SALT LAKE CITY — The original is always better, or so the saying goes.
It’s no different with touring musicals. “Elf the Musical,” that played the George S. and Dolores Doré Eccles Theater this past holiday weekend, left this reviewer, at least, longing to go home and watch the 2003 movie that inspired the traveling musical.
But before you call me a Grinch, know that “Elf the Musical” was the perfect escape that put audiences in the holiday spirit, with shredder-paper snow, flying sleighs and Santa Claus.
However, instead of escaping into the story, I often found myself comparing everything to the movie — something I haven’t always done with movie-inspired musicals.
In this weak musical adaptation of the popular 2003 Will Ferrell Christmas movie, a young orphan named Buddy mistakenly crawls into Santa’s bag of gifts and is transported back to the North Pole. Unaware that he is actually human, Buddy’s enormous size and poor toy-making abilities cause him to face the fact that he is not actually an elf.
With Santa’s permission, Buddy embarks on a journey to New York City to find his birth father, discover his true identity and help New York remember the true meaning of Christmas.
As Buddy the Elf, Sam Hartley was charming, with a soaring melodic voice, but he wasn’t truly “happy all the time,” like the song suggests. Rather, this Buddy lacked the sense of wonder that made Ferrell's Buddy the Elf so lovable in the movie.
And instead of transforming Macy’s into a magical wonderland of paper snowflakes and Lite Brite welcome signs, the musical’s store transformation to welcome Santa Claus was underwhelming.
But despite all this, there were several positives of the show.
BYU graduate Heather Jefferies took a star-making turn as Buddy’s dad’s secretary, Deb. Her quirky take on the character was refreshing, making it seem that the bright lights of Broadway are in her future.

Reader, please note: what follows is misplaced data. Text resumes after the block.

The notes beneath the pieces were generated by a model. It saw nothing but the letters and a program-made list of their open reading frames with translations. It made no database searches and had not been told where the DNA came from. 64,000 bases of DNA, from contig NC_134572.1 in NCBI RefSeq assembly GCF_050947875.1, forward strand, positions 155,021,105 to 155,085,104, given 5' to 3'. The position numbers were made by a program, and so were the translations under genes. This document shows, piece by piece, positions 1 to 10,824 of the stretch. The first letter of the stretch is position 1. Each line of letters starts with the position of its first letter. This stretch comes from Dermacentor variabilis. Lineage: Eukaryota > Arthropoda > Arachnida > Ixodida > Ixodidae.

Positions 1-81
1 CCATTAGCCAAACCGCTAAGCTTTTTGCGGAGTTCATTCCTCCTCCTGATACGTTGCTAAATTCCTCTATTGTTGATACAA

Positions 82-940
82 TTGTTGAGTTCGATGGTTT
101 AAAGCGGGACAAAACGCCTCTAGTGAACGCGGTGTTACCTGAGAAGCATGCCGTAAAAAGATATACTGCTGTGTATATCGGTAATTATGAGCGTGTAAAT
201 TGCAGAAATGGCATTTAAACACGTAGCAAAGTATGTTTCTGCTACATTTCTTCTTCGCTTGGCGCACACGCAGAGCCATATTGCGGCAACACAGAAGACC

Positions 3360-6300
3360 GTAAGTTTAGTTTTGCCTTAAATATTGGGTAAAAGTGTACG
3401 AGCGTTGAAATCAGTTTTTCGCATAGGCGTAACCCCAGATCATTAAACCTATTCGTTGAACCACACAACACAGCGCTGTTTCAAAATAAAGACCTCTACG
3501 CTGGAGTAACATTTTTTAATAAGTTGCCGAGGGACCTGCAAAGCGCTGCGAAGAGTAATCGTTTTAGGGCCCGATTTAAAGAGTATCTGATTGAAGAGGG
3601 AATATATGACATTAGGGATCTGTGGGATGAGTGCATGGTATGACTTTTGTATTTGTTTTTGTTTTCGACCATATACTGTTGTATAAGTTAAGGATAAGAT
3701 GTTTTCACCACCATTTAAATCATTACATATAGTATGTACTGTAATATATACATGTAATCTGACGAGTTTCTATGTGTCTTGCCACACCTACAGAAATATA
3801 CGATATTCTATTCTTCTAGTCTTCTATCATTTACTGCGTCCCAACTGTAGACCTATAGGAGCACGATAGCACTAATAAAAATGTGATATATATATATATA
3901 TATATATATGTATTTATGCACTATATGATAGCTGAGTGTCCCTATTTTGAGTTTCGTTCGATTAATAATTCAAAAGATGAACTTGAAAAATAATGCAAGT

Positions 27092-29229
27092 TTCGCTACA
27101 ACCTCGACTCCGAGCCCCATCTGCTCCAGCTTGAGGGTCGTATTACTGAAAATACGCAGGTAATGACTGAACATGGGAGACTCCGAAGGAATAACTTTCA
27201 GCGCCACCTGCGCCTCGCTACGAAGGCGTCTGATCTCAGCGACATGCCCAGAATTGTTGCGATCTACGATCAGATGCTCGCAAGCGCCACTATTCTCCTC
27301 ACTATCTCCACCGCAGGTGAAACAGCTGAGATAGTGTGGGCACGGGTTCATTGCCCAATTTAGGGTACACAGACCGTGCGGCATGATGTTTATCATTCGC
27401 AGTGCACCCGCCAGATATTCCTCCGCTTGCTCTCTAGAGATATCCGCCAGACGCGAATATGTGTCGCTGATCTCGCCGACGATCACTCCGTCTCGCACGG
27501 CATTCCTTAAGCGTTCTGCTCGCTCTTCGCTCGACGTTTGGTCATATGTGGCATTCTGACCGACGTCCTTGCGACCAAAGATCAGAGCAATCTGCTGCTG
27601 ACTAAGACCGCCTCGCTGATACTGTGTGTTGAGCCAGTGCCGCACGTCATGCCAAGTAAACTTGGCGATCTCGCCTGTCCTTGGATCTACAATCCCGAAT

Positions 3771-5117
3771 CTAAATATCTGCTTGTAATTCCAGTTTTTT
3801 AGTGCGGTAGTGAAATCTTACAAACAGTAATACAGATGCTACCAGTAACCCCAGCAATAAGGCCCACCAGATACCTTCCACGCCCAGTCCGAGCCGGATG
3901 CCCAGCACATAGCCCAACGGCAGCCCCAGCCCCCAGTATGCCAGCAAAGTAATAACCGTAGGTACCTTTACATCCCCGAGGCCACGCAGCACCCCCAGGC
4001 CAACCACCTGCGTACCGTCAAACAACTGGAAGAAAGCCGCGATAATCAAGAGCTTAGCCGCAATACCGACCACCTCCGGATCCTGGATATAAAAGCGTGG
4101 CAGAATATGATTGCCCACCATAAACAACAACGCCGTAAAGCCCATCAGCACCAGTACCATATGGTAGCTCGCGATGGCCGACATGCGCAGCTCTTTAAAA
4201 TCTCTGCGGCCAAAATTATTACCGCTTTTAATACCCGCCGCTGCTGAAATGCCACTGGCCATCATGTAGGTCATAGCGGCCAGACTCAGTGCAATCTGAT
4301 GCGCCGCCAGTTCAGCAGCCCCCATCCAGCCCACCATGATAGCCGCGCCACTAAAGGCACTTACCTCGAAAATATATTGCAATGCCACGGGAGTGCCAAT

Young actor Quentin Booth II brought a sincerity to the role of Buddy's new brother Michael that felt deeper than the film — he seemed genuinely happy to finally have a brother.
The score is jam-packed with rousing anthems of holiday cheer, including “Christmastown,” “There is a Santa Claus,” and “Sparklejollytwinklejingley.” But the standout song of the evening was “I’ll Believe in You,” a touching, sincere plea from Michael to Santa to just have one great day with his dad for Christmas.
The musical did pay homage to a few classic elements of the movie, like Buddy running himself into a dizzy fog in the circular doors of a NYC building, and telling the Macy’s Santa, “You sit on a throne of lies.”
A few moments from the movie were vastly underserved. The script did not do enough to make Buddy’s relationship with his love interest Jovie believable, and the musical missed an opportunity by not including the musical part from the movie where Jovie sings, “Baby It’s Cold Outside.”
Unfortunately, the set was distracting, with set pieces malfunctioning and not flying in at the right times.
In addition, “Elf the Musical” added some edginess that wasn’t needed. For example, a new elf named Tequila (with a bad Latina accent) bemoans her failed relationship with the head elf, and the script needlessly uses the occasional curse word.
But despite all of this, “Elf the Musical” did leave audience members smiling and hoping that “The best way to spread Christmas cheer is by singing loud for all to hear.” It's a message we can all use this Christmas season.
Content advisory: "Elf the Musical" contains some cursing, but no strong language.
Leigh owns every Broadway musical cast recording money can buy, and visits New York City with her husband at least once a year to see all of the new shows. Email her at firstname.lastname@example.org.